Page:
New porous liquid 'could help with carbon capture process'
A new porous liquid which can dissolve large amounts of gas has been developed by scientists in Belfast.
Hailed as a major breakthrough, the development could help factories and power plants cut the amount of harmful emissions being released into the atmosphere.
Professor Stuart James from Queen's University school of chemistry and chemical engineering said: "Materials which contain permanent holes, or pores, are technologically important. They are used for manufacturing a range of products from plastic bottles to petrol. However, until recently, these porous materials have been solids.
"What we have done is to design a special liquid from the bottom-up - we designed the shapes of the molecules which make up the liquid so that the liquid could not fill up all the space.
"Because of the empty holes we then had in the liquid, we found that it was able to dissolve unusually large amounts of gas."
The new porous liquid was developed as part of a three-year research project involving scientists from Queen's, the University of Liverpool and universities in France, Germany and Argentina.
It could pave the way for many more efficient and greener chemical processes, including ultimately the procedure known as carbon capture - trapping carbon dioxide from sources such as a fossil fuel power plant and storing it to stop its entry into the atmosphere.
Professor James said more work had to be done. He added: "These first experiments are what is needed to understand this new type of material, and the results point to interesting long-term applications which rely on dissolution of gases.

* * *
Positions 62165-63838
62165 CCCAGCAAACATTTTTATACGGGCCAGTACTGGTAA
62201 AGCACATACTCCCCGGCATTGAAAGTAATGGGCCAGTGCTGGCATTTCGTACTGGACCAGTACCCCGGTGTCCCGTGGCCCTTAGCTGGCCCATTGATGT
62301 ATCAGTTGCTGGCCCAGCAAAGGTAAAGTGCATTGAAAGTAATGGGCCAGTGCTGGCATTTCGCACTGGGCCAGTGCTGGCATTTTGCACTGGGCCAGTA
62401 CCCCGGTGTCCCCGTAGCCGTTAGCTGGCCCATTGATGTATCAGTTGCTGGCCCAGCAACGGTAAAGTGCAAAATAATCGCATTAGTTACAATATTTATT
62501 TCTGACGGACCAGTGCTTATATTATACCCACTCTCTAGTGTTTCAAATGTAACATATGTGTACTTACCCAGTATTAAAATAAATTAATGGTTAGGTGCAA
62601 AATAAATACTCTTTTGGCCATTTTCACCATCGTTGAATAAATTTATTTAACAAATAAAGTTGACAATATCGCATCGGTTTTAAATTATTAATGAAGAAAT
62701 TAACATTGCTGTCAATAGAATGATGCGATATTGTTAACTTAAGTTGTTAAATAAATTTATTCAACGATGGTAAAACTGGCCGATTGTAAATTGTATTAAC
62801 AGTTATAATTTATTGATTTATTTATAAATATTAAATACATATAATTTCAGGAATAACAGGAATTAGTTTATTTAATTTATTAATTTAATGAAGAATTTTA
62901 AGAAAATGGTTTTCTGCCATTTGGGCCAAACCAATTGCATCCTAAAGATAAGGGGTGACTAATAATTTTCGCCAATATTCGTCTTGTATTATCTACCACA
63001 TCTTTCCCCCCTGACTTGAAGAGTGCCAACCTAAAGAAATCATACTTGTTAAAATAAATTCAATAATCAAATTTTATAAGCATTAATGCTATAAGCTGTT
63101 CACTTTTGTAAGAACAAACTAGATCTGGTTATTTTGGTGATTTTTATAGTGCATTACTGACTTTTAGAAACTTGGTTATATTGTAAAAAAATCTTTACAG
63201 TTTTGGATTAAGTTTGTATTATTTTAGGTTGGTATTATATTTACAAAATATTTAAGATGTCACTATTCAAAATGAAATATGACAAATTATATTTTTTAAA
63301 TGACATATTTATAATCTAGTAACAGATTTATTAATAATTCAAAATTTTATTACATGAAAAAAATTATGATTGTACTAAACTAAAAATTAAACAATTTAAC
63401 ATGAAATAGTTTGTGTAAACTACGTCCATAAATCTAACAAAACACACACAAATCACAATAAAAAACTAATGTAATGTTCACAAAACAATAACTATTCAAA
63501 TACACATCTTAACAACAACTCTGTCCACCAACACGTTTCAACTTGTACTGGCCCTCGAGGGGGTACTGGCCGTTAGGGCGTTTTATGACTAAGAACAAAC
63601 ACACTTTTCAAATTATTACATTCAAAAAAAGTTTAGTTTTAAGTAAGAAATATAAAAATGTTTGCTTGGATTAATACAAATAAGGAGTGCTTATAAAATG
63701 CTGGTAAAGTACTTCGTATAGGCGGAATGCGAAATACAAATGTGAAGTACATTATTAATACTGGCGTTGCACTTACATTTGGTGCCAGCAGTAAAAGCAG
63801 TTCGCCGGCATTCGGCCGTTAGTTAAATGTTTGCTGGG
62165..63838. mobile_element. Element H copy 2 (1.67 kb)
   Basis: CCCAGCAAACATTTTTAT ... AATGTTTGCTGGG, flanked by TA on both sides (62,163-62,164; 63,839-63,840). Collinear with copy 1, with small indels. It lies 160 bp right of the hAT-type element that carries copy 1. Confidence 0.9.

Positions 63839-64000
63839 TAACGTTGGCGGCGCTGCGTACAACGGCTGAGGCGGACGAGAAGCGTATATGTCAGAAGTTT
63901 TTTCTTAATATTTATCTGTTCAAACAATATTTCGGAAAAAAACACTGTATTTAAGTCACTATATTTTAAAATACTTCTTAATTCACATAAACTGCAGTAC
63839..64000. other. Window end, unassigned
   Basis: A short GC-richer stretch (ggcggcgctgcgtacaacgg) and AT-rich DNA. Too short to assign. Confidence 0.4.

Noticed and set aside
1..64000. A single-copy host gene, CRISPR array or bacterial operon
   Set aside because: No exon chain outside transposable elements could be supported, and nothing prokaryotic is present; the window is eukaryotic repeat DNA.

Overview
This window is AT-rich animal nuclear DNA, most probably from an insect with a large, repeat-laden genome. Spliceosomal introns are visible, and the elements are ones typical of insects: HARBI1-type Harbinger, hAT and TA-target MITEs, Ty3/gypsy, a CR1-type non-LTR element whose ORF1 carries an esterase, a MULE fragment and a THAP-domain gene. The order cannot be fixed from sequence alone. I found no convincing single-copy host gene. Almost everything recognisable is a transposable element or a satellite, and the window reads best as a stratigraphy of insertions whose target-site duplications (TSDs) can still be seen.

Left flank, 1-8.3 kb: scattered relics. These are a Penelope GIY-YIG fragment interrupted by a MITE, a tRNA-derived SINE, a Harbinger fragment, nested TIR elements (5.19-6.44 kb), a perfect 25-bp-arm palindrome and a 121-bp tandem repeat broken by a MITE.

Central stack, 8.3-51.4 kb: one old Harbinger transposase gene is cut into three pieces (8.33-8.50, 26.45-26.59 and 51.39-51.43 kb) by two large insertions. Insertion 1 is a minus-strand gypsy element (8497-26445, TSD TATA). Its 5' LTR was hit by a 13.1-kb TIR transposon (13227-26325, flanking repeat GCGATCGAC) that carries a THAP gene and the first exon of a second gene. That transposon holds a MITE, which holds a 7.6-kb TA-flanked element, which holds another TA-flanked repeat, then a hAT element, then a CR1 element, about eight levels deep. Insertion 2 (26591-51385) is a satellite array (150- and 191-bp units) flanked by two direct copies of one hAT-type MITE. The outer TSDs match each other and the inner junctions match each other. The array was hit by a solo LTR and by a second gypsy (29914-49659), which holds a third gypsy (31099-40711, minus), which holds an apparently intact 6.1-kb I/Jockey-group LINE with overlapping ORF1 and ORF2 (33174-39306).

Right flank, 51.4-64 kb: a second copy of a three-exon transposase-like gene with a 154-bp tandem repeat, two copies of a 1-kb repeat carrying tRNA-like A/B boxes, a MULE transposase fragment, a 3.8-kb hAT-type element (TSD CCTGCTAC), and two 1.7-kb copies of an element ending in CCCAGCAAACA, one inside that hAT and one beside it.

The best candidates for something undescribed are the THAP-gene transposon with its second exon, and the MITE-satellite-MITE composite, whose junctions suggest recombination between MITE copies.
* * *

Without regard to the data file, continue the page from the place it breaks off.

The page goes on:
"A few more years' research will be needed, but if we can find applications for these porous liquids they could result in new or improved chemical processes.
"At the very least, we have managed to demonstrate a very new principle - that by creating holes in liquids we can dramatically increase the amount of gas they can dissolve.
"These remarkable properties suggest interesting applications in the long term."
The study was mainly funded by the Leverhulme Trust and the Engineering Physical Science Research Council.
Universities and Science Minister Jo Johnson welcomed the development
He said: "As a One Nation government, we're investing in world-class science across the UK, and this latest discovery reflects the strength of research partnerships based at Belfast and Liverpool.
"While these are early findings, this research could pave the way for greener energy production in the future."